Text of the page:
Universal has set June 20, 2003 for the release of The Hulk, the film based on the classic Marvel comic series. Famed director Ang Lee (Crouching Tiger) will direct The Hulk from a screenplay by Lee's long time collaborator James Schamus. Nikki Rocco, the President of Universal Pictures announced that 'The Hulk will be our big tent-pole movie for the summer of 2003,' and it 'will be supported with an unprecedented company-wide marketing effort. The third weekend in June is the perfect release date for a major event title like this.'
Summer movie release 'real estate' is almost as valuable as that corner lot in Beverly Hills. Eighteen months ahead of the summer box office battles of 2003 the studios are busy staking their claims to the 'prime' opening dates. Fox grabbed the pole position for 2003 by taking May 2 for the release of its sequel to the popular X-Men film (see 'X-Men Movie Pushed Back to 2003'). Now another Marvel film will hit screens at mid-summer.
Universal announced that production on the film would begin on March 18, 2002 at Universal Studios in Los Angeles. Remember back in the 90s when Marvel couldn't get a decent film made featuring any of its major characters? How times have changed! Blade II is set for a spring release and the long awaited (and so far great-looking) Spider-Man film, tied-up in rights disputes for years will lead off the 2002 summer movie season, while at least two major Marvel-based productions, the X-Men sequel and The Hulk will hit the screen in the summer of 2003. Many films that are announced never get made for a great variety of reasons, but when a studio announces both the film's opening date and the start of production you can be assured that, barring some major unforeseen developments, this film will get made.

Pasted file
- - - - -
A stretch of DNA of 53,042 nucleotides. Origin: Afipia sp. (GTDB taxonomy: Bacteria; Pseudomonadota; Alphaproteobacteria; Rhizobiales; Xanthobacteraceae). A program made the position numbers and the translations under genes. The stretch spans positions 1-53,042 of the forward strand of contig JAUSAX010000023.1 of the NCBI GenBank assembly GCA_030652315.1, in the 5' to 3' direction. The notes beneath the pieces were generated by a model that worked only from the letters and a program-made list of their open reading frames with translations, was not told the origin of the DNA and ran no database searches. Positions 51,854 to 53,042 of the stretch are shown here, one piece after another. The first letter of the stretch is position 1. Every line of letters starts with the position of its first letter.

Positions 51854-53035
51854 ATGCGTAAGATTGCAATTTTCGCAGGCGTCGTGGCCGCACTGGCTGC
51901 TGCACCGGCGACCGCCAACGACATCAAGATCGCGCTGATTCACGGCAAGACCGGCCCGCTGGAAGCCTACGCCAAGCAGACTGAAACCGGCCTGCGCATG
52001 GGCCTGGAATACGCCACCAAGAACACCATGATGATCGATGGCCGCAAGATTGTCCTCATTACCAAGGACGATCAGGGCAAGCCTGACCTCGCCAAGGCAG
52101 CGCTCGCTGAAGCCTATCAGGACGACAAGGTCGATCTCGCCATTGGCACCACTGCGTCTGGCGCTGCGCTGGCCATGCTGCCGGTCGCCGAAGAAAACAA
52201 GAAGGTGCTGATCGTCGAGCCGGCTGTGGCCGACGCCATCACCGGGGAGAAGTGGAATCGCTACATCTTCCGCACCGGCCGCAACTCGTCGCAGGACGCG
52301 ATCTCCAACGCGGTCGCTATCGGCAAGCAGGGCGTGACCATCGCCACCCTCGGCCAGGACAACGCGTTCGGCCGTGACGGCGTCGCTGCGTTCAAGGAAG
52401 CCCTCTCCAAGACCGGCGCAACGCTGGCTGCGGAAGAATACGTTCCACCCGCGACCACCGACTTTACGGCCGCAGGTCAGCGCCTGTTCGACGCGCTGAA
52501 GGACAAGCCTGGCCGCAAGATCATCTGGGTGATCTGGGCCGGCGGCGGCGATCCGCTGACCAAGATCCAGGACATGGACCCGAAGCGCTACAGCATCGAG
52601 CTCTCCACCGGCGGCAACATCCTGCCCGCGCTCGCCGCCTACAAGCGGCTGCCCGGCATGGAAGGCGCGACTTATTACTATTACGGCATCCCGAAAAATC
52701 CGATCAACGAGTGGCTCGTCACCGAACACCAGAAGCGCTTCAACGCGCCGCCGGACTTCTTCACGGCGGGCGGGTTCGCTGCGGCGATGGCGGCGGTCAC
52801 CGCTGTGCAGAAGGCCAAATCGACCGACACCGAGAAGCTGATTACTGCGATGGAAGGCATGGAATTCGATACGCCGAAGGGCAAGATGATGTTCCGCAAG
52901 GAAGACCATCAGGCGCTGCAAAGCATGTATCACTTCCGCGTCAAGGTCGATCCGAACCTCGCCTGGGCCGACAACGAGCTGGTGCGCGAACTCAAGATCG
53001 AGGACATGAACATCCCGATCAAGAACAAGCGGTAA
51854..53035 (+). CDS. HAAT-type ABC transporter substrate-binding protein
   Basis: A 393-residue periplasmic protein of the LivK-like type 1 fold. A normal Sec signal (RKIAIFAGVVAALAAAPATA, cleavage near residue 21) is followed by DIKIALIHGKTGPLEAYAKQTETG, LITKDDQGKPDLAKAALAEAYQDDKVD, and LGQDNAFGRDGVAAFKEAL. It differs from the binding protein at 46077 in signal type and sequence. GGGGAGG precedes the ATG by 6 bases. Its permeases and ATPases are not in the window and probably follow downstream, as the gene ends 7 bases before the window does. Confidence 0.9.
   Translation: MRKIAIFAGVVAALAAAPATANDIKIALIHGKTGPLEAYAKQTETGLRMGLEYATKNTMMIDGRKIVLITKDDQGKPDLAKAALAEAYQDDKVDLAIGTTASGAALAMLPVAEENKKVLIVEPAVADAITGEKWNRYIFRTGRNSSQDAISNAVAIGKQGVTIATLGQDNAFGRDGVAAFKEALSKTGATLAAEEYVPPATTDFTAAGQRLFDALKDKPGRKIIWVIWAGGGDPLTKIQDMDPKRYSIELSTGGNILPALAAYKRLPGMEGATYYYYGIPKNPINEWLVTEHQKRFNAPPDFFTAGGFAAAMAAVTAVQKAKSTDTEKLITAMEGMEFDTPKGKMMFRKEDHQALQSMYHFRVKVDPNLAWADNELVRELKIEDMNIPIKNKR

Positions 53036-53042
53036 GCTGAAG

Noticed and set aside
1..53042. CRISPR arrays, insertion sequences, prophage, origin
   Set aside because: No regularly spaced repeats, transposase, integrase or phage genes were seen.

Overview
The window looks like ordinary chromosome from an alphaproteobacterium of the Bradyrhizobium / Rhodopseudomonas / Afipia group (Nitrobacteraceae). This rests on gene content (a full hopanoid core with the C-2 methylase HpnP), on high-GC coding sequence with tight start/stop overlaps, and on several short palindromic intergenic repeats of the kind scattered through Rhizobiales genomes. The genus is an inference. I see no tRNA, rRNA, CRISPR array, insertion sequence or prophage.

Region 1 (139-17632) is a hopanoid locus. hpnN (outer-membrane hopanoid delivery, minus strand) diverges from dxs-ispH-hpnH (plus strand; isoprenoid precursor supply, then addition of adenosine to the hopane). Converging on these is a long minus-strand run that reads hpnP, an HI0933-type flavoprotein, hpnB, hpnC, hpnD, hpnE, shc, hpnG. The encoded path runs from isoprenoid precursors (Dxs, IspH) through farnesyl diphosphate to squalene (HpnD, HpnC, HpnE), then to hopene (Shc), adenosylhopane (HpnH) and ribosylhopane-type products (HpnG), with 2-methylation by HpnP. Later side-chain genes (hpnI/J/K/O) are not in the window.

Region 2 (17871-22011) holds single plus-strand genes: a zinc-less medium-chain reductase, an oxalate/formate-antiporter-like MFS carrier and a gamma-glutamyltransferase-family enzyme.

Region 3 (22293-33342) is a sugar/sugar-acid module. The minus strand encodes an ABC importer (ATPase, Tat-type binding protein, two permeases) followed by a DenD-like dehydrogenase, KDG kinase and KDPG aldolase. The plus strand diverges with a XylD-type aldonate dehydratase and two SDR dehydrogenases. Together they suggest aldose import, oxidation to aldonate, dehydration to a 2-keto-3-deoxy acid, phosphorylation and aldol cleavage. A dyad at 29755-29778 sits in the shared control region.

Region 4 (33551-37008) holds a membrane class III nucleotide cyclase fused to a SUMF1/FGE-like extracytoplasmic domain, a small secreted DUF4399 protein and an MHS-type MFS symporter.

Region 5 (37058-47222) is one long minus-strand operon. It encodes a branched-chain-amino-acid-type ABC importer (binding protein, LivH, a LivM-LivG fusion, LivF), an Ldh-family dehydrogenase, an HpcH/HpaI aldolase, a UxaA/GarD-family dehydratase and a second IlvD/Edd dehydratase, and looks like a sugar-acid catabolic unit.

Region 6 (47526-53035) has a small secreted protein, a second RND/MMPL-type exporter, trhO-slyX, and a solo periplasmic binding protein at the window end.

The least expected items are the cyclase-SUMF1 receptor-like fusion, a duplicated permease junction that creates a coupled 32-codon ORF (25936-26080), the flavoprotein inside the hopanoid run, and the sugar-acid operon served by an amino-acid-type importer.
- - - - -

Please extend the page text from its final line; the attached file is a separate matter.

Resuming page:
In another major change from the 90s, not only are Marvel-based films getting made, but instead of direct-to-video duds lensed by low-budget schlockmeisters, top drawer talent is now working on these comic-based epics. Ang Lee, who should have won 'best director' last year for Crouching Tiger, Hidden Dragon, is perhaps the hottest director in cinema at this time. His surprising interest in The Hulk (see 'Crouching Tiger, Hidden Hero') makes perfect sense when one reads the prospectus for the new film which notes that Lee's 'concept for the film will combine the elements of a blockbuster visual effects-intensive superhero movie with the brooding romance and tragedy of Universal's classic horror films -- since The Hulk is at once a superhero and a monster, a wish fulfillment and a nightmare. Lee and his team have gone back to the moving, early incarnations of the characters created in May 1962 by Stan Lee and Jack Kirby.'
The cast of The Hulk film is as intriguing as Lee's approach. Eric Bana, who starred in the independent Australian film Chopper and in the soon-to-be-released Black Hawk Down, will play both scientist Bruce Banner -- and via the groundbreaking special effects of Industrial Light and Magic -- the superhuman Hulk as well. Jennifer Connelly, who currently co-stars in Ron Howard's A Beautiful Mind, will portray Betty Ross, whose scientific genius unwittingly helps unleash The Hulk.